Cane Poles and Elephant Salad

When I was a little girl, we used to go fishing at Mr. Robinson’s lake by my aunt’s farm. It was called a lake, but in reality it was just a rather large pond.

There weren’t enough “real” fishing poles to go around–rods and reels–and a couple of us always had to make do with the cane poles made from bamboo. When you fish with a cane pole, the line is always the same length and the only way to get your hook in the water is to swing the pole in that direction. Four foot tall children swinging seven-foot long poles gets a little dicey, and on more than one occasion, the hook landed somewhere other than it’s intended target. Actually, I don’t remember if we ever caught any fish.

I haven’t fished with a cane pole in decades, but if I needed one, I wouldn’t have to look far.

One of husband’s hobbies is bamboo. We have a stand that been growing for close to 6 years.

During that time, it’s created an almost impenetrable wall between us and our neighbors. The woman who lives on the other side really doesn’t like it. I think she’s afraid that Viet Cong are hiding in there. But now it’s grown so much that it needs to be thinned out. Husband called the zoo and asked if they could use any extra bamboo and they said yes, indeed…the elephants would love it. So one of these days we’ll be loading up the trailer with elephant salad.

And just in case you were wondering just how tall this stand really is, take a look at how it towers over Husband who is about 5’10”:


Filed under At Home

10 responses to “Cane Poles and Elephant Salad

  1. Julie

    Remember your monkey grass problem? Do you still have the names of the guys who got rid of it for you? I think you should call them soon. Other wise you all are going to wake up one morning to find bamboo breaking through the walls of your house. But a great horror show idea, yes?

  2. Julie–actually, the monkey grass people were here this weekend cleaning out beds and spreading mulch. The bamboo is surrounded by concrete, so we’re safe!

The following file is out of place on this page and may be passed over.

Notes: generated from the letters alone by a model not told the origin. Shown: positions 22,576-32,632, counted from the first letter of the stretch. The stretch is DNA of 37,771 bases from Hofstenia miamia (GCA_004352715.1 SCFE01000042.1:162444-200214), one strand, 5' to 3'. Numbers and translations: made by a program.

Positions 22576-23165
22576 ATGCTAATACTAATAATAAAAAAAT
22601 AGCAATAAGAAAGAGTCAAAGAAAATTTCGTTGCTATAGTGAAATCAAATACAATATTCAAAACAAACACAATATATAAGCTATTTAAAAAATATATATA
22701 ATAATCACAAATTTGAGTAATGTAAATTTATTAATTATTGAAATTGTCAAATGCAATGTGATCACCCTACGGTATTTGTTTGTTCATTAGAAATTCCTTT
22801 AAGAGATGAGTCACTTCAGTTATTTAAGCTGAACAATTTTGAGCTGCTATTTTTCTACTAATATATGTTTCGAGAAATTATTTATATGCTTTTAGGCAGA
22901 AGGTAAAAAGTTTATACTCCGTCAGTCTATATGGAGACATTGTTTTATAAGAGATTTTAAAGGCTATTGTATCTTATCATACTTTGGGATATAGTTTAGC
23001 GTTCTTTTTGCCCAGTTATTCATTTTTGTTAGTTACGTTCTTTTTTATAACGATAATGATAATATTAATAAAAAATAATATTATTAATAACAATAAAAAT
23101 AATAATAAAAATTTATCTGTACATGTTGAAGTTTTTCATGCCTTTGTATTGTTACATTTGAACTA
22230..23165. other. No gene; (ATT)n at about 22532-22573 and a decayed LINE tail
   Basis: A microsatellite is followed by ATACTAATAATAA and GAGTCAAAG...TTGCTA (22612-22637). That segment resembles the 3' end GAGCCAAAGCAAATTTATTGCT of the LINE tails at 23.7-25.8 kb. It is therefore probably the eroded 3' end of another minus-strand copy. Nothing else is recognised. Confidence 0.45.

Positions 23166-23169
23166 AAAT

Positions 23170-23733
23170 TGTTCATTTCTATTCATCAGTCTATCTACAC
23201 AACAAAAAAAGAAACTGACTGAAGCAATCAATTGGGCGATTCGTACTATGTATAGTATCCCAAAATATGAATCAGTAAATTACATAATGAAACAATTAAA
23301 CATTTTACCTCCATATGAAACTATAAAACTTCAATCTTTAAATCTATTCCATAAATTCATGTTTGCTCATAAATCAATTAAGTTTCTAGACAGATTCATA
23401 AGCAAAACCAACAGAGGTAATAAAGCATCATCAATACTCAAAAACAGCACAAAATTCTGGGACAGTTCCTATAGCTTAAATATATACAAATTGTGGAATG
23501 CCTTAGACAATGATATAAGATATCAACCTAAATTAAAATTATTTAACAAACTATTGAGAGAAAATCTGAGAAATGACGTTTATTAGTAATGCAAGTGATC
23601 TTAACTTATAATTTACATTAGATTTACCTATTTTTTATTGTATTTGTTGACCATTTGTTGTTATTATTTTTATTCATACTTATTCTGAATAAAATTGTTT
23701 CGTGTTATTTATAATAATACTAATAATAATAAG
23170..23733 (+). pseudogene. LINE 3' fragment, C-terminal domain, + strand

3. i saw bamboo that had to be 30′ tall in the rainforest in peru – not native, brought in to help prevent erosion. it was impressive. dats a lotta elephant chow!

  4. Bamboo is great for birds, but I’ve seen how it spreads! How far deep is yours encased? I would only consider it if I had elephants or pandas, which I don’t, yet.

  5. I love bamboo. I think it’s elegant. There’s a stand down the street from my house in New Jersey. Who would have thought that bamboo could grow in a changing climate like this!

  6. Cindy, I learn something new every time I visit here! We have lots of bamboo, too, and so we’ll have to ask at the local zoo if they’d like some for the elephants. Thanks for the idea.

  7. Daisy–In the late spring it’ll grow a foot a day–you can almost watch it.
    PG–Ours has concrete on three sides, so keeping it in check is not a problem.
    UB–There are actually several varieties (I think we have four), all bred for different characteristics.
    Susie–I’ll let you know how our experiment goes.

  8. You should get a panda. You should get TWO pandas. Yeah.

  9. You’ve brought me back to 5 in the morning, 6 or 7 years old. My Dad wakes me up, put coffee in a thermos, and we drive out to a lake where we fish with live crickets as bait. My pole was a fancy cane pole, polished and varnished. No reel though. Just drop the line in and pull it out. We caught lots of fish the size of a good-sized man’s hands. We brought them home and my mom fried them up. Those were good times with my father. He was always a better person when it was just the two of us. No brothers around to make his inner marine come out.

  10. Rass–Yeah, two pandas. That’s EXACTLY what I need.
    Ellie–Sounds like this brought back some good memories. I’m glad.

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